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From Stefano Mazzocchi <>
Subject Re: [RT] Decentralized Content Pipelines
Date Fri, 18 Apr 2003 20:14:12 GMT
on 4/18/03 6:56 PM Tony Collen wrote:

> Here's some guy's [RT] about flowing RSS and other information
> around the Net through a decentralized system of filters.  Sounds like a
> gigantic P2P Cocoon :)

He wants to send the routing information *within* the pipeline itself.
This is the infamous reactor pattern that cocoon 1.x used.

Cocoon 2.x has shown that such an pattern can be considered harmful, but
cocoon is not a distributed environment.

I admit I've thought about a distributed p2p pipeline system, but it
always smelled like FS to me. Why? well, while I do see the reason for a
request/response web service, I don't see the reason for a
request/process/forward type of processing where several servers are


 a ---> b ---> c ---> a


a sends the invoice to b which fills it with its own data and forward it
to c which then does some processing and bounces back.

Assuming that you can trust all parties involved (and this is a *big*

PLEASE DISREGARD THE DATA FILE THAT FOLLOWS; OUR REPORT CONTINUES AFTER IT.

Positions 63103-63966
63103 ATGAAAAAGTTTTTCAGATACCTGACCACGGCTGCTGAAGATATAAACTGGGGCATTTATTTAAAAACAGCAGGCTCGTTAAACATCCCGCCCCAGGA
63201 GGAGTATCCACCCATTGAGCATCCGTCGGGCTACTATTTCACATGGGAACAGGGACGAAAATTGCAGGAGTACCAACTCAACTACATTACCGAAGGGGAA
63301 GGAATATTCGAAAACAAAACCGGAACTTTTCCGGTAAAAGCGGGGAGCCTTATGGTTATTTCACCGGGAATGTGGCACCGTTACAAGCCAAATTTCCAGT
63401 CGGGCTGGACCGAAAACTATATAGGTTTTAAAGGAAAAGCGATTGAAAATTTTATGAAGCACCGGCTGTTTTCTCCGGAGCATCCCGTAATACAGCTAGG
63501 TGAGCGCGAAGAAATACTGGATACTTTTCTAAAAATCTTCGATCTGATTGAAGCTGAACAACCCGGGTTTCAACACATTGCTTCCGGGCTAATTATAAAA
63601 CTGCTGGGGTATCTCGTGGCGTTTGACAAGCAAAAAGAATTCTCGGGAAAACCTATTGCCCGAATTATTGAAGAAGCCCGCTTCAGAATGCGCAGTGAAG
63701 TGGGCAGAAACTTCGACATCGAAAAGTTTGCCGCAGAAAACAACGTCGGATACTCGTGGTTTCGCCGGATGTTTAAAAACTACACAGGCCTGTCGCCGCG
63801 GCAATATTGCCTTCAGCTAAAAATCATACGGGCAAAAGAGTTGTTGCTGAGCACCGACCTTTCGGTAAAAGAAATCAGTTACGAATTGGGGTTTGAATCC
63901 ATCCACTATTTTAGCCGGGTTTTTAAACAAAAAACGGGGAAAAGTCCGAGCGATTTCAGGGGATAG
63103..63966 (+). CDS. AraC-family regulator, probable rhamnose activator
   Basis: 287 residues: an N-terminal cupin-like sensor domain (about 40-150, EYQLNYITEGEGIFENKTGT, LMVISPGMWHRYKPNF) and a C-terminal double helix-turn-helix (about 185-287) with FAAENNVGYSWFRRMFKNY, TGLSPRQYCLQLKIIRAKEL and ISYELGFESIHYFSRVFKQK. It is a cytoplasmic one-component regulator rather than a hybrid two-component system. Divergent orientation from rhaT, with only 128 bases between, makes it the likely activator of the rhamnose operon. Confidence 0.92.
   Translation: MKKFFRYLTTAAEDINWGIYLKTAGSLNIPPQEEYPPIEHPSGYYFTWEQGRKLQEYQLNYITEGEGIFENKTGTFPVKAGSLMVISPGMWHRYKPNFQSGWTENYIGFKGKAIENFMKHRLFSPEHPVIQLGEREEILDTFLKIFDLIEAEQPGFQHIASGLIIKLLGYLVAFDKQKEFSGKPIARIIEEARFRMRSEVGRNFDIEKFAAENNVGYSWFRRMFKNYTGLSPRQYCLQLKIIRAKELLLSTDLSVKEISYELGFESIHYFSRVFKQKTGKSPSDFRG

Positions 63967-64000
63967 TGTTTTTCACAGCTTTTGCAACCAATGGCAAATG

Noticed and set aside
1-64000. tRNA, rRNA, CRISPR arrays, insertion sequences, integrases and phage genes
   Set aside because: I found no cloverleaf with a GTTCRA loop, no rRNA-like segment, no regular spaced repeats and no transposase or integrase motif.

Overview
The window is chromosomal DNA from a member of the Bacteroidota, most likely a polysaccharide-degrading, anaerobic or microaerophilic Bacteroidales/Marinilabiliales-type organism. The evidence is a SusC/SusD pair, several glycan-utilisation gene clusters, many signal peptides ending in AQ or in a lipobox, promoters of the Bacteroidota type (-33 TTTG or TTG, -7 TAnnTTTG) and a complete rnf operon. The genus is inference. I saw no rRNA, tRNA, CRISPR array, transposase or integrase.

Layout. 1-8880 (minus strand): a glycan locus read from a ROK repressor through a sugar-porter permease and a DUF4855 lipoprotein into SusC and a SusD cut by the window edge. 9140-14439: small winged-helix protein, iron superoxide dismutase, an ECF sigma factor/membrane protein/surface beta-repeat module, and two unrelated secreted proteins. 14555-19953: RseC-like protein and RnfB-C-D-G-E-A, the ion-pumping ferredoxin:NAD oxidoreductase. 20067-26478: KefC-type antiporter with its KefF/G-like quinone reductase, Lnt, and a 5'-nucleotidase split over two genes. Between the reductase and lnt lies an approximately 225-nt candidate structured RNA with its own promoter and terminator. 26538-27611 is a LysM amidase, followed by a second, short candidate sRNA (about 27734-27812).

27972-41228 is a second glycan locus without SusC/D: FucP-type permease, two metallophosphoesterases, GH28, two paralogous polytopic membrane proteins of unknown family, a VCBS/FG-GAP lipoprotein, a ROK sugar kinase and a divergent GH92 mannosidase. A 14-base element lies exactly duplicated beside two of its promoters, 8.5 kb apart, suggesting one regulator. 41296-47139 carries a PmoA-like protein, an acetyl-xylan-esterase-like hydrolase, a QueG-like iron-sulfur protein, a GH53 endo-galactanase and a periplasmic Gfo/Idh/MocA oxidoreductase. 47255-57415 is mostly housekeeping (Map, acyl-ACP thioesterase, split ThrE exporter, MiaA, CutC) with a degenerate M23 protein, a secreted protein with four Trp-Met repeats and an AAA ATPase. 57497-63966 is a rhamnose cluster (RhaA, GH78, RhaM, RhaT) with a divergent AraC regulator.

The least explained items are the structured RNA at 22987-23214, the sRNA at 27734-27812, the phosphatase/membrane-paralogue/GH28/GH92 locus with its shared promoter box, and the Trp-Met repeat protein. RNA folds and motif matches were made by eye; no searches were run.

if) how would you debug the above if you don't have access to the
intermediate streams?

The above is transformed into

 a ----> b ----> a ----> c -----> a

in general, for N processing steps involved, a pipeline approach
requires at least N+1 transmissions, while the direct request/response
equivalent requires at least 2*N transmissions.

It is obvious that a pipeline system would be much more efficient in
terms of network consumption, but in terms of usage in reality, such a
system is simply too weak because it depends on *all* behaviors being
respected and without information flowing thru.

It is true that email, for example, works using a decentralized pipeline
system. Same is true for HTTP proxying. Still, the contracts between
those system don't involve messing up significantly with the payload,
but only with the headers and in a much fault-tollerant way.

Any serious web service is very likely to mess around with your data
rather drastically. Increasing the chance of a schema failure
exponentially with the payload size raised to the power of the number of
stages involved.

The chance of your data coming back as you expected it are, well, very
scarce :-) and you don't even have a way to understand what went wrong
and at what stage, unless each stage sends back to you a report before
sending to the next stage, and at that point, the number of
transmissions required becomes 2*N, just like the direct
request-response topology.

The conclusions of all the above are left as an exercise to the reader :-)


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